Lessons from Elm Street

When a previously successful magazine aimed at a desirable demo kills the lights and calls it a day, it's bound to raise some questions in the industry.

When a previously successful magazine aimed at a desirable demo kills the lights and calls it a day, it’s bound to raise some questions in the industry.

But while the demise of St. Joseph Media’s Elm Street came as a shock to many, buyers peg its downfall on bad luck, bad numbers and unmet expectations. And, they say, it stands as a cautionary tale to other Canadian titles.

St. Jo president Greg MacNeil blames his mag’s demise on changes to the Print Measurement Bureau’s readership metrics, and claims the switch from through-the-book to recent reading in 2000 began what became a 40% drop in the magazine’s revenues. And, to a certain extent, buyers agree with him.

While PMB president Stephen Ferley says the change was a must to keep up with the number of titles his outfit is measuring and to bring Canada into line with international standards, buyers note that the switch affected books differently, with some titles growing readership slightly while others skyrocketed.

‘The issue isn’t so much what the absolute increase was,’ notes Genesis Media CEO Bruce Claassen. ‘It was the relative increase.’ Claassen, who tested recent reading when he was the chair of the PMB in the early ’90s, says that while the new methodology changed the water level for the entire industry, some mags responded better than others.

Claassen suggests books with established brand recognition and those with quickly understandable generic titles (such as Canadian Business) might have the advantage now. ‘With Elm St., probably by virtue of its name and the fact that it didn’t have a history anywhere near as long as some of its competitors, it probably fell victim to [the metrics of the switch]. And as a consequence, it became less of a must-buy or maybe didn’t get as many pages within an advertiser’s schedule as it had gotten before.’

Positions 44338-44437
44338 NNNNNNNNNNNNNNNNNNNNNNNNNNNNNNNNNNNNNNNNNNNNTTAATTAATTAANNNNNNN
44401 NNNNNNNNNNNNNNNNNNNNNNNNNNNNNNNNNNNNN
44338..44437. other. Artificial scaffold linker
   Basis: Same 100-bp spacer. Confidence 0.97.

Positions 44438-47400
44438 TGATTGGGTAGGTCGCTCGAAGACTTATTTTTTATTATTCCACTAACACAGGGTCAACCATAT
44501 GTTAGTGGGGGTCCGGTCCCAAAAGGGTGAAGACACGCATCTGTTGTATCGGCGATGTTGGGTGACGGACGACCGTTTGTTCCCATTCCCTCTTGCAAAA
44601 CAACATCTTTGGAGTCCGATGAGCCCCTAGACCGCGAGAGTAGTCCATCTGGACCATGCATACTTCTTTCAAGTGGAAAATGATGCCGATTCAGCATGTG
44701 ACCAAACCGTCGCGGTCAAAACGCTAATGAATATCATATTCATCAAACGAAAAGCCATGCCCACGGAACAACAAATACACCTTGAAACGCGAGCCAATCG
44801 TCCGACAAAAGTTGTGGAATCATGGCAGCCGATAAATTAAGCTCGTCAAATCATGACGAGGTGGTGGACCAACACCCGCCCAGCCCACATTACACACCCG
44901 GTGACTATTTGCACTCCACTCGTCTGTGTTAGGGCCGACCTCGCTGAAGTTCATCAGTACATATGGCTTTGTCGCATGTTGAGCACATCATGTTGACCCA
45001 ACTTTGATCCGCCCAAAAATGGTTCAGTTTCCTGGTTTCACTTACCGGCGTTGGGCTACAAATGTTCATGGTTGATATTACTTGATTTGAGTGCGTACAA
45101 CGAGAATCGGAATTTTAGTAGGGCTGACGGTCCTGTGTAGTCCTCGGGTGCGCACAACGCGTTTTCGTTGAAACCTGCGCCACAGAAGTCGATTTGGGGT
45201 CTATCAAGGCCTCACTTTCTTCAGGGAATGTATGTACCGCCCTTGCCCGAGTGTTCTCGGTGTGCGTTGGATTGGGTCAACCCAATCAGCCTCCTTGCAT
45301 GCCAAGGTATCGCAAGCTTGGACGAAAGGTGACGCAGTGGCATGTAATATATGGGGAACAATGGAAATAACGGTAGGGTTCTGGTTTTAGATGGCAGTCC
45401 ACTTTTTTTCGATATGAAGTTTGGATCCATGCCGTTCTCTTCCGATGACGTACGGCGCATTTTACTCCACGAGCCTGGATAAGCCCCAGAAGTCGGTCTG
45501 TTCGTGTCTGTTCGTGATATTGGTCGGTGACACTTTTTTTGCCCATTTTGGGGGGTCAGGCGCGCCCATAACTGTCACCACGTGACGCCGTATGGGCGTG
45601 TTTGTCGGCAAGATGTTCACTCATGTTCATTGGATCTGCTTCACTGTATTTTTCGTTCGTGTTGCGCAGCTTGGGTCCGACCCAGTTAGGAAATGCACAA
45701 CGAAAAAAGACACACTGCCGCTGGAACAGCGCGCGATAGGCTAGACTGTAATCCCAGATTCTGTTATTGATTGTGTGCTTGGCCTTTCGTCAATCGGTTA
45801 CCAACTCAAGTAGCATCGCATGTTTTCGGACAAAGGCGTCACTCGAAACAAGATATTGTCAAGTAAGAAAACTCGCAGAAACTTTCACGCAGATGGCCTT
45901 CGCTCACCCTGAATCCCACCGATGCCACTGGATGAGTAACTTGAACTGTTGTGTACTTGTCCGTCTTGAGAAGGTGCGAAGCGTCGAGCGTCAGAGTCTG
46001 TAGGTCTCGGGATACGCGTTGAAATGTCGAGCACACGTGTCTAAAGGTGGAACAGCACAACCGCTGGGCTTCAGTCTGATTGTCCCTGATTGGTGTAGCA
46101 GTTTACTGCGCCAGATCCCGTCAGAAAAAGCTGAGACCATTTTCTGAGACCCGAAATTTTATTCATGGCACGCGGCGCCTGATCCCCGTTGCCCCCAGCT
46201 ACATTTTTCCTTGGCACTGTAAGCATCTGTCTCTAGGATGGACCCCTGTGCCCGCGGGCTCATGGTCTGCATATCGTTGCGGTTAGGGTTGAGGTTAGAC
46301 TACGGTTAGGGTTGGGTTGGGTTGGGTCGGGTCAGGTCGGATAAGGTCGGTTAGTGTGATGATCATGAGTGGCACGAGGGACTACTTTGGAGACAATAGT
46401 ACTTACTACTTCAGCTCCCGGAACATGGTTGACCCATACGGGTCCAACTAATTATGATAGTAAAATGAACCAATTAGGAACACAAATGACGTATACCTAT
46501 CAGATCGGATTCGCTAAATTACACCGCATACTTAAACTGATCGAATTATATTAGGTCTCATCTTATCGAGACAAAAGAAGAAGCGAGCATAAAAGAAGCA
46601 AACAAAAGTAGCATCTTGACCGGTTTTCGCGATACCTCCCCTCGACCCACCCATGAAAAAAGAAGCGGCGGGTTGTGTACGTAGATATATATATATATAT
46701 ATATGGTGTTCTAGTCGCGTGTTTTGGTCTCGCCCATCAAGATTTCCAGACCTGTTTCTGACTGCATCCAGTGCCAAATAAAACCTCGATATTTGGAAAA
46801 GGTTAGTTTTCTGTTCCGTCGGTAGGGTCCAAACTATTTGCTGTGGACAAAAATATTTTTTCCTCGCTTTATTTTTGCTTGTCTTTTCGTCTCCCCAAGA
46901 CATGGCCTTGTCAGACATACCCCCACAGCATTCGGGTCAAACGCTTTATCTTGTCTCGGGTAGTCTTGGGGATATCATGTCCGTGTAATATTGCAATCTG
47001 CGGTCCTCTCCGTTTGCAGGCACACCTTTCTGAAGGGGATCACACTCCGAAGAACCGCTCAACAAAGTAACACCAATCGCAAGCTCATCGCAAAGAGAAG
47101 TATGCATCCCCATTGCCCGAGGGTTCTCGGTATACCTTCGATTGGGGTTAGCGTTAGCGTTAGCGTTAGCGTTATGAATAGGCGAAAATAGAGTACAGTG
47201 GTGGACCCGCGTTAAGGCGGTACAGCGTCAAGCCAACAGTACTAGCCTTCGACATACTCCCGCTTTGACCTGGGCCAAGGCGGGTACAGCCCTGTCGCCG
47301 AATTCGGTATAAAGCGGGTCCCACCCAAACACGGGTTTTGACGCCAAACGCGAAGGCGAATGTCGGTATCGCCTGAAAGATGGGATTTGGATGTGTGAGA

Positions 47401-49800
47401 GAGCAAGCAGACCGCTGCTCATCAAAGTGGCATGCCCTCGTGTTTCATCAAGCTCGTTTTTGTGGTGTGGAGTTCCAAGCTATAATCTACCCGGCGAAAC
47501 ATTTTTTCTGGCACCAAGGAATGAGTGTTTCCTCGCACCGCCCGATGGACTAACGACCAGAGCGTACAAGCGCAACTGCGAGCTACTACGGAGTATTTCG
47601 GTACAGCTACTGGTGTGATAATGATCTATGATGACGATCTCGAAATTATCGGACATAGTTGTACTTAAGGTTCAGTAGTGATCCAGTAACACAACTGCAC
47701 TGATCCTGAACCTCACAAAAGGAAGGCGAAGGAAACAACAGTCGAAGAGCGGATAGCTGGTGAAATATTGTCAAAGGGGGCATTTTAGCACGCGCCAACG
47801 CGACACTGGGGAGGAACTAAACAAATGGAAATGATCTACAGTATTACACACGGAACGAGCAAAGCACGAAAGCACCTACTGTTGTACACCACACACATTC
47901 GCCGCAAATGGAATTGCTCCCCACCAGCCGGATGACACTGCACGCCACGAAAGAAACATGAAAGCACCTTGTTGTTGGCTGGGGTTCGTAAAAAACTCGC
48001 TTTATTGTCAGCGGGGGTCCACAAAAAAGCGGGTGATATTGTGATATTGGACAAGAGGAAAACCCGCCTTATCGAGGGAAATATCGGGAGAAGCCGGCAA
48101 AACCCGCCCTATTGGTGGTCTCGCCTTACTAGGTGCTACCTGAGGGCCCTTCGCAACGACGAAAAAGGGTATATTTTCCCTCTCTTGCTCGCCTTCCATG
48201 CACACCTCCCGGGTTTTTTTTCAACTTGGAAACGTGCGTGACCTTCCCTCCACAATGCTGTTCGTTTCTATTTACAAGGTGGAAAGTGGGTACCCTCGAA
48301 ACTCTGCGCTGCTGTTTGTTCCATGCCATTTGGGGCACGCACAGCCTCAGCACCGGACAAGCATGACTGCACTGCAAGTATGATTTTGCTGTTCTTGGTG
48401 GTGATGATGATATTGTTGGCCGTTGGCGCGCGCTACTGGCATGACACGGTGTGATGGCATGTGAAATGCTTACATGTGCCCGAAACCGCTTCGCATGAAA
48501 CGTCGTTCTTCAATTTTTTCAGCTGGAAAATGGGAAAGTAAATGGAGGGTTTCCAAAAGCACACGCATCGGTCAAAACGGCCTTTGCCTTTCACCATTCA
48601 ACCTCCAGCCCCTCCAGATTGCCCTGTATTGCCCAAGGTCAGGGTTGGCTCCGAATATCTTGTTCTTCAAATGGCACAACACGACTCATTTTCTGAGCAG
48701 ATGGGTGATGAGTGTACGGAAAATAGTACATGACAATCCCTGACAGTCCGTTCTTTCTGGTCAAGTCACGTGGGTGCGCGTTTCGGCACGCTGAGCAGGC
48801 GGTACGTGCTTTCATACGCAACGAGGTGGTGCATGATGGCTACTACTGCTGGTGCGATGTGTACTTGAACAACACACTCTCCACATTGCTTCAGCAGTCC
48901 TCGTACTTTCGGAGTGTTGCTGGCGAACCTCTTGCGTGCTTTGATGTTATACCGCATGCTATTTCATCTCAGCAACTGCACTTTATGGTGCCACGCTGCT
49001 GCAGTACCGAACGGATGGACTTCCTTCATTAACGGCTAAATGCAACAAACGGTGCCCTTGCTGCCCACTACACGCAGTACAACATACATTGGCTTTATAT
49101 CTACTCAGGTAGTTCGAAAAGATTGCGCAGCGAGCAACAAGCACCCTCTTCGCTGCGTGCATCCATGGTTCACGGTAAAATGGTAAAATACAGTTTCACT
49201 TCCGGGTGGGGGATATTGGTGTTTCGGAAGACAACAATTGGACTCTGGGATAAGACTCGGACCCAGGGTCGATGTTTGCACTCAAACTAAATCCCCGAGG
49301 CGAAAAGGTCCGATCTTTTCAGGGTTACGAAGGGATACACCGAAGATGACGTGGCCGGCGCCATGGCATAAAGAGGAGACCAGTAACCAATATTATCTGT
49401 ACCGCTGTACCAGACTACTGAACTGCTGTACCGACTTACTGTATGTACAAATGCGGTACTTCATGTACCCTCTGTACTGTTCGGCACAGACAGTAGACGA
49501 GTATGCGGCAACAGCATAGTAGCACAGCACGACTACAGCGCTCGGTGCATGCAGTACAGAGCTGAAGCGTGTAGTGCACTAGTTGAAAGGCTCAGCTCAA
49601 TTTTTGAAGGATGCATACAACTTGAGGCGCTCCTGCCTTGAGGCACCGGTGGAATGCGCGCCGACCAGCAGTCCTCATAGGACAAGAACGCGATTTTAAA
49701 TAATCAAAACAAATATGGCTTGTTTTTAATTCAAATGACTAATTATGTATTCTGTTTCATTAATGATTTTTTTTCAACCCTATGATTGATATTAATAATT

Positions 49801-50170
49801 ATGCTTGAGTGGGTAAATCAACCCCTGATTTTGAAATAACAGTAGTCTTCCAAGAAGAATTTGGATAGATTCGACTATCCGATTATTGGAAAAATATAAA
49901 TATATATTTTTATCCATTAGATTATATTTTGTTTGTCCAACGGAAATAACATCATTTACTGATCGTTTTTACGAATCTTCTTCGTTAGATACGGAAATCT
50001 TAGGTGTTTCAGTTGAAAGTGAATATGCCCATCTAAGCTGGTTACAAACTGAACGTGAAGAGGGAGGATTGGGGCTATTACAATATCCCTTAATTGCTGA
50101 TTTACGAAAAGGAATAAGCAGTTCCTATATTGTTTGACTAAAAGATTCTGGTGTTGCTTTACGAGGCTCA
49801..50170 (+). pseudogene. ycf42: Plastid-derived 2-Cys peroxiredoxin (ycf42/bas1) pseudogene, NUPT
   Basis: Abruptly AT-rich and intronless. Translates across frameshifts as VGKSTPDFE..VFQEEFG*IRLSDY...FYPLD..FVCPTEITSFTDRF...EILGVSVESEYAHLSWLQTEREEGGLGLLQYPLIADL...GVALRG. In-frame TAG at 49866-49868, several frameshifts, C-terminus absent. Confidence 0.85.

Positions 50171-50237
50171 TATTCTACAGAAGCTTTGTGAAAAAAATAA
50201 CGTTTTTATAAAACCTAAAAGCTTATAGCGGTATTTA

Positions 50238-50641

While Starcom VP and media director Mariam Hoosen says the PMB switch was simply a change in currency, she admits the title might have suffered in the conversion. Hoosen notes that even when she did searches in the $65,000-plus range or in markets with a population of more than 500,000, the urban, affluent and educated-targeted Elm St. had still dropped from the top of her lists, making it a hard sell to clients.

But Hoosen doesn’t just blame the numbers. ‘I think it was a niche publication and it needed to be promoted more,’ she says. ‘Maybe they should have been pushing it further into the minds of Torontonians, because if you make it in Toronto or Ontario then you can make it across the country… They might have done more free subscriptions to clients so that their name was in front of the advertisers.

‘Elm St. had something really good and I think they should have showed it to people – pushed it in their faces. I know they had billboard advertising and all that, which was nice, but just have copies [out there]. Do some direct mail to clients so that they can see the publication – they can actually feel it. That gives you an edge… If you get clients to notice, it will be easier for us to sell.’

Claassen also thinks Elm St. should have paid more attention to its place in the market: ‘Over the last five years, Chatelaine has changed quite dramatically. It went from a fluff, celebrity-fashion-type of publication to something with increased sophistication in terms of subject matter and coverage. Chatelaine has become much more of a formidable competitor than it was when Elm St. launched. At the same time, I’m not sure that Elm St. paid off on all their ambitions and all of their desired positioning in terms of being more of a cutting-edge, hipper sort of women’s-oriented service publication.’

Although he has no immediate plans to do so, St. Joseph’s MacNeil says an Elm St. relaunch is certainly not out of the question – although the publisher is busy for the time being with a new Leafs pub called Leaf’s Nation. Should the return come to pass, Claassen advises the title to get back to basics: ‘I think I would revisit what their original objective was – what their original vision was – and see whether there is, in fact, a niche for them to reside in. It could very well be that vision has been usurped by Chatelaine.’